What software do I need to build a website?

In this article we lay out which software components you need when you're editing, uploading, or viewing a website.

Prerequisites: You should already know the difference between webpages, websites, web servers, and search engines.
Objective: Learn which software components you need if you want to edit, upload, or view a website.


You can download for free most of the programs you need for web development. We'll provide a few links in this article. You'll need tools to 1) create and edit webpages, 2) upload files to your web server, and 3) view your website.

Nearly all operating systems by default include a text editor and website viewer (called a browser). So usually you only need to acquire software for transferring files to your web server.

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Creating and editing webpages

To create and edit a website, you need a text editor. Text editors create and modify unformatted text files. (Other formats, like RTF, let you to add formatting, like bold or underline. Those formats are not suitable for writing web pages.) You should choose a text editor wisely, since you'll be working with it extensively while you're building the website.

All desktop operating systems come with a basic text editor. These editors are all straightforward, but lack special features for webpage coding. If you want something a bit fancier, there are plenty of third-party tools available. Third-party editors often come with extra features, including syntax coloring, auto-completion, collapsible sections, and code search. Here is a short list of editors:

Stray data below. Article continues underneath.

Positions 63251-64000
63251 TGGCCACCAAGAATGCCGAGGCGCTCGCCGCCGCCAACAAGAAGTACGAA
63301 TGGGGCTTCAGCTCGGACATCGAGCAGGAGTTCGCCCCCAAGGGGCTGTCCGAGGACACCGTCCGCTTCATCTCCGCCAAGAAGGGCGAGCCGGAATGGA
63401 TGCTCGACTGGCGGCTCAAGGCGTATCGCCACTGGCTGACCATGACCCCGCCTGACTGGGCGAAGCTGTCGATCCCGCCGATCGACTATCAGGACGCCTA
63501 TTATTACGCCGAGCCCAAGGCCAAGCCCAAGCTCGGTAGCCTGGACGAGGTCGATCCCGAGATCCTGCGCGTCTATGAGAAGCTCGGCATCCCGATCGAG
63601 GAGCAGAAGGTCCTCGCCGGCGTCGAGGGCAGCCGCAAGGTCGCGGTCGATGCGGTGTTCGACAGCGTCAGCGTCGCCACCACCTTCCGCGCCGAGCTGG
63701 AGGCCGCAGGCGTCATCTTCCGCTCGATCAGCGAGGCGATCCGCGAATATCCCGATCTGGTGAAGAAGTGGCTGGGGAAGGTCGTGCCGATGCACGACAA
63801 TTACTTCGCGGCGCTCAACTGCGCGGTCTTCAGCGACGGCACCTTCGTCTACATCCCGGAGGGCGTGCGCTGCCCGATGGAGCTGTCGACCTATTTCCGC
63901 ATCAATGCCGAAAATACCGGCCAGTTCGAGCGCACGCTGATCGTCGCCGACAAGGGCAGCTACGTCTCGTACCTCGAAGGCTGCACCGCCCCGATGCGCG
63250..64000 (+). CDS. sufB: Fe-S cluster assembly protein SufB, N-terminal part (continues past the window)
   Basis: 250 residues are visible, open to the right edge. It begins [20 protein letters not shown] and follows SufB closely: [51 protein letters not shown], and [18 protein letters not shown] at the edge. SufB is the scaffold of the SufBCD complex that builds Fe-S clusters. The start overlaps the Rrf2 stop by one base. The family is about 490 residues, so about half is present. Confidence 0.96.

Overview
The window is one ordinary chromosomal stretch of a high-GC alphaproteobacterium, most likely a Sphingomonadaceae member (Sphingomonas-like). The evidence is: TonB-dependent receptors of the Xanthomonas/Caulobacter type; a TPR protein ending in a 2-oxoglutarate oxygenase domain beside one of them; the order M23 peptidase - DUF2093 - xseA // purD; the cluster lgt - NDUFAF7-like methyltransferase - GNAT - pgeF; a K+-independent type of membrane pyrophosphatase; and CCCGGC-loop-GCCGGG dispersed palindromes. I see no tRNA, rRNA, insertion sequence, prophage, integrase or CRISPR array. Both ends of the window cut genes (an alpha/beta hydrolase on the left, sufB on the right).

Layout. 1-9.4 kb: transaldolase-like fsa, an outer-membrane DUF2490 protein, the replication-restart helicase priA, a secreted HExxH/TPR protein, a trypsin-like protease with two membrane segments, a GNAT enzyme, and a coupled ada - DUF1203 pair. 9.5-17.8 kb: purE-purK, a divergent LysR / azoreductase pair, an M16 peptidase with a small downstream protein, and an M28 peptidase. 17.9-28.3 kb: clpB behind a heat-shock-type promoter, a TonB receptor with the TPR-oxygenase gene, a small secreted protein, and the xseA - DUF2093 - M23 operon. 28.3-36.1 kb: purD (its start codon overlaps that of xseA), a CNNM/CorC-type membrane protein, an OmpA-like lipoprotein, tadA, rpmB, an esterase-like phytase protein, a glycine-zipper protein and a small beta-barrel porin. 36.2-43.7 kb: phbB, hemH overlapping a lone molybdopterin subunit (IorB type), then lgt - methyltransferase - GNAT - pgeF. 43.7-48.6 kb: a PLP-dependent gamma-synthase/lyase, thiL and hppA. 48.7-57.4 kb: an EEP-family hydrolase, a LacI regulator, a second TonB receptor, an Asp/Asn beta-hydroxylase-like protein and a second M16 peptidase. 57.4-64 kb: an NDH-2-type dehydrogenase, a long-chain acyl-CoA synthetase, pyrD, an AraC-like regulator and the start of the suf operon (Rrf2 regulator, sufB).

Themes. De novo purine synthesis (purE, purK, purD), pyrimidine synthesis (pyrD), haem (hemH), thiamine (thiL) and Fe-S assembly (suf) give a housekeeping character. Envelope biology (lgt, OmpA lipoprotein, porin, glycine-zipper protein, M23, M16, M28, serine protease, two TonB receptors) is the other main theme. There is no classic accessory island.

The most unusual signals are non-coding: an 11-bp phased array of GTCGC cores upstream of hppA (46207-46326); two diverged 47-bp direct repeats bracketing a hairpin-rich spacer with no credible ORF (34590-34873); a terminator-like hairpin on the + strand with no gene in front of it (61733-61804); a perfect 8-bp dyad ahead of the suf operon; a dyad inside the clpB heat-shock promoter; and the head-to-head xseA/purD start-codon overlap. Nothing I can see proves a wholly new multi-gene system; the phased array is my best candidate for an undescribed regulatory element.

Operating system Built-in editor Third-party editor
Windows Notepad


Visual Studio Code

Web Storm

Mac OS TextEdit TextWrangle
Linux Vi (All UNIX)
GEdit (Gnome)
Kate (KDE)
LeafPad (Xfce)

Here is a screenshot of an advanced text editor:

Screenshot of Notepad++.

Uploading files on the Web

When your website is ready for public viewing, you'll have to upload your webpages to your web server. You can buy space on a server from various providers (see How much does it cost to do something on the web?). Once you settle on which provider to use, the provider will email you the FTP (file transfer protocol) access information. Uploading files to a web server is a very important step while creating a website, so we cover it in detail in a separate article. For now, here's a short list of free basic FTP clients:

Operating system  FTP software


Moba Xterm

FileZilla (All OS)
Linux Nautilus (Gnome)
Konqueror (KDE)
Mac OS Cyberduck

Browsing websites

As you already know, you need a web browser to view websites. There are dozens of browser options for your personal use, but when you're developing a website you should test it at least with the following major browsers, to make sure your site works for most people:

If you're targeting a specific group (e.g., technical platform or country), you may have to test the site with additional browsers, like Opera, Dolphin, or UC Browser.

But testing gets complicated because some browsers only run on certain operating systems. Apple Safari runs on iOS and Mac OS, while Internet Explorer runs only on Windows. It's best to take advantage of services like Browsershots or Browserstack. Browsershots furnishes screenshots of your website as it will look in various browsers. Browserstack actually gives you full remote access to virtual machines so you can test your site in the most common environments. Alternatively, you can set up your own virtual machine, but that takes some expertise. (If you're going that route, Microsoft has some tools for developers including a ready-to-use virtual machine at modern.ie.)

By all means run some tests on a real device, especially on real mobile devices. Mobile device simulation is a new, evolving technology and less reliable than desktop simulation. Mobile devices cost money, of course, so we suggest taking a look at the Open Device Lab initiative. You can also share devices if you want to test on many platforms without spending too much.

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 Last updated by: MaiDoan,